It's news that every sports fan should welcome wholeheartedly. The European Court of Justice has ruled that World Cup soccer should be aired for free, not on pay television. The rules only apply within the 27-member bloc but should give authorities everywhere food for thought.
The ruling ends a five-year battle during which world soccer's governing body Fifa and its European counterpart Uefa took action against Britain and Belgium which implemented rules forcing the competition to be shown on free-to-air television. The court ruled that the World Cup and European Championships generated enough interest even among those who do not follow that game closely that they should be available to everyone.
Fifa argues that the rule limits its ability to raise funds to develop the game globally. Understandable when you consider that World Cup-related revenue makes up 80 per cent of Fifa's income. Perhaps less so, when you consider the graft scandals that have engulfed the body over the years.
Money from television and corporate sponsorship has helped sport tremendously in recent decades. But it is also taking events further from the fans. And some would argue sports' governing bodies are getting too greedy.
The best seats in the stadium go to corporate fat cats. If you lack cable and choose not to watch illegal internet streams, you might have to go to the pub to watch Wimbledon tennis or test cricket.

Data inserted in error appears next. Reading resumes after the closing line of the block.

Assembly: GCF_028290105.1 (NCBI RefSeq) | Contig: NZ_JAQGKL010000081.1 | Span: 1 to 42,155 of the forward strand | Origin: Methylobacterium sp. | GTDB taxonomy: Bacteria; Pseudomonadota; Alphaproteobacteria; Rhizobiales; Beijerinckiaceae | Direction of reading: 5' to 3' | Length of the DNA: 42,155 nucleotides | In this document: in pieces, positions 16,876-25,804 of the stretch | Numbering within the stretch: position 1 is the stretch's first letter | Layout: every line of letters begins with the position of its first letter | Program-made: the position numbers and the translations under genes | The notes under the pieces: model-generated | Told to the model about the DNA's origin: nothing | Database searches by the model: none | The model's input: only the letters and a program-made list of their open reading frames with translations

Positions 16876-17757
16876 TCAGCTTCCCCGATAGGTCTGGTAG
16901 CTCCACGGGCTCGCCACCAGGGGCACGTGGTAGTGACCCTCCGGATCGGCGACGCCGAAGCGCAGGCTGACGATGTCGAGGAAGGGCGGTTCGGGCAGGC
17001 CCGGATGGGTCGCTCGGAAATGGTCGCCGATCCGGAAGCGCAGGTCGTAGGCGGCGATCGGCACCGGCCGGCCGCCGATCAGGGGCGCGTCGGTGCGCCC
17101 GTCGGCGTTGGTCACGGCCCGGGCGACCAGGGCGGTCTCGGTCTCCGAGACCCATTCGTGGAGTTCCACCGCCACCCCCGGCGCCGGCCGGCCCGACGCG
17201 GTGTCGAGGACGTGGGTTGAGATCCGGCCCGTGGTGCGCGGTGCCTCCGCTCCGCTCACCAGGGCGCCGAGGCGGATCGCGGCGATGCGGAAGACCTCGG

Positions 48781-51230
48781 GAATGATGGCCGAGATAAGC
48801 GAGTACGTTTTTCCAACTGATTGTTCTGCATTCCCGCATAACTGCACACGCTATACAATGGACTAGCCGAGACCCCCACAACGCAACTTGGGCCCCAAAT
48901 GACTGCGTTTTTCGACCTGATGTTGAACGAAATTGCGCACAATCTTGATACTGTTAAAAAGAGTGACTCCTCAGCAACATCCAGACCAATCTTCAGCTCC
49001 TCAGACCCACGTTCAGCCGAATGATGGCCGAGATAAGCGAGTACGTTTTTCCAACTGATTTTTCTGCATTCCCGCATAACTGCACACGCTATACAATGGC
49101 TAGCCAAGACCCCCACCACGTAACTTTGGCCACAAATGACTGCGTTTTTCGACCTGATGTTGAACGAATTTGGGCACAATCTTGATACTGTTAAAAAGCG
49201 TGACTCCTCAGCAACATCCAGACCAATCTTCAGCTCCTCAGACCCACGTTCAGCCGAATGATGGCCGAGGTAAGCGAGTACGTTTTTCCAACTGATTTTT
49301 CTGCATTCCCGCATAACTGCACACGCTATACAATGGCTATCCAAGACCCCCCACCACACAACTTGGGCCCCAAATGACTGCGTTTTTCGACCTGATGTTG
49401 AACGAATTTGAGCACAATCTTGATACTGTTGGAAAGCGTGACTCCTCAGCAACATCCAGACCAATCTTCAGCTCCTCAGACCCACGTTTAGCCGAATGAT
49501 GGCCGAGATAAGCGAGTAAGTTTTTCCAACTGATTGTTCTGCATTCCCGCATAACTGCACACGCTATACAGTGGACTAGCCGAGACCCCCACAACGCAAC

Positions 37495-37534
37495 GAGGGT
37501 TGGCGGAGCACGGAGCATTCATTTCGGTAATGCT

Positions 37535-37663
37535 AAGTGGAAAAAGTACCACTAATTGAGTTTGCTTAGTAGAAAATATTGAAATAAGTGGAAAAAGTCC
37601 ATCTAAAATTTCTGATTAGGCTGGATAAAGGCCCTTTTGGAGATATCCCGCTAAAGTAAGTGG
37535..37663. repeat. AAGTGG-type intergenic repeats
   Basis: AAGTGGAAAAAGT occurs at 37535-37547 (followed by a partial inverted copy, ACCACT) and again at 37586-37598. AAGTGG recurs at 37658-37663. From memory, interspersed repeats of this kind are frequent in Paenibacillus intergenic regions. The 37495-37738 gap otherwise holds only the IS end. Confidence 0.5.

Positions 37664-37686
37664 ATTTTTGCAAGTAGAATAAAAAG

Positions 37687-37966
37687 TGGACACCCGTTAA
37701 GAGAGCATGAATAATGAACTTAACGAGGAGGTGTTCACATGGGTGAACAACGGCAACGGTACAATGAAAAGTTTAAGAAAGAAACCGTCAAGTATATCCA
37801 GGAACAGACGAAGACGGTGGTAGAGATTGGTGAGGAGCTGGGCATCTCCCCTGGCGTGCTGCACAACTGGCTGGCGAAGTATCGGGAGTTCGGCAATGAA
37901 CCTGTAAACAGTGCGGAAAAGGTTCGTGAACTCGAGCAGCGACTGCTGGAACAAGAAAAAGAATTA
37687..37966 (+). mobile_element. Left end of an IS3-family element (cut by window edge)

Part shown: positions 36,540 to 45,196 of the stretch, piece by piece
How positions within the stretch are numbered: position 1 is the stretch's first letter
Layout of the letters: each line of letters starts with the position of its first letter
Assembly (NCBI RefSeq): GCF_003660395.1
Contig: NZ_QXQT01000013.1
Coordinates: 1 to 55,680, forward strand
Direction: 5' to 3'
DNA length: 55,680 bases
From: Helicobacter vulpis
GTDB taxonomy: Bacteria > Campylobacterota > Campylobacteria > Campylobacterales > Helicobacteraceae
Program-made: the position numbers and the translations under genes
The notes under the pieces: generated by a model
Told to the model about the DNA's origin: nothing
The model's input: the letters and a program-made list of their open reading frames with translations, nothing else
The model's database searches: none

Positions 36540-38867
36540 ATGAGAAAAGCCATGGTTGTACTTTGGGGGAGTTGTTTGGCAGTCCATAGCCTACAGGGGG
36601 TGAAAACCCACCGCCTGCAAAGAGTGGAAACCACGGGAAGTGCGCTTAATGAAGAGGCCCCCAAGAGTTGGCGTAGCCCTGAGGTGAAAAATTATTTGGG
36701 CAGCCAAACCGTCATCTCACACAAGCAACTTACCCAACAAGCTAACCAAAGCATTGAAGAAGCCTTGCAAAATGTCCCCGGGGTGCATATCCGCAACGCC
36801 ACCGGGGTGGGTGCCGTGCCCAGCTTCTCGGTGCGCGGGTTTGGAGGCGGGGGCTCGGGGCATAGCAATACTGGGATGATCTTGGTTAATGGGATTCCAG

Even hardcore fans raise howls of protest every time the rights for English Premier League soccer change hands between Hong Kong's big two pay-TV players.
At what point do the sports authorities sit back and look at the big picture? Television rights get more and more expensive and the cost ends up with the fans - although at least Hongkongers looking forward to next year's World Cup will see 22 games free after TVB grabbed the rights.
Sure, the money helps sports, but it also fuels the darker side of the game - the graft as seen in soccer and cricket in the past.
But more importantly, it closes the doors on those who love sport but can't pay. Should the authorities worry about building the fan base by making sport accessible, or continue milking loyal fans who are already hooked?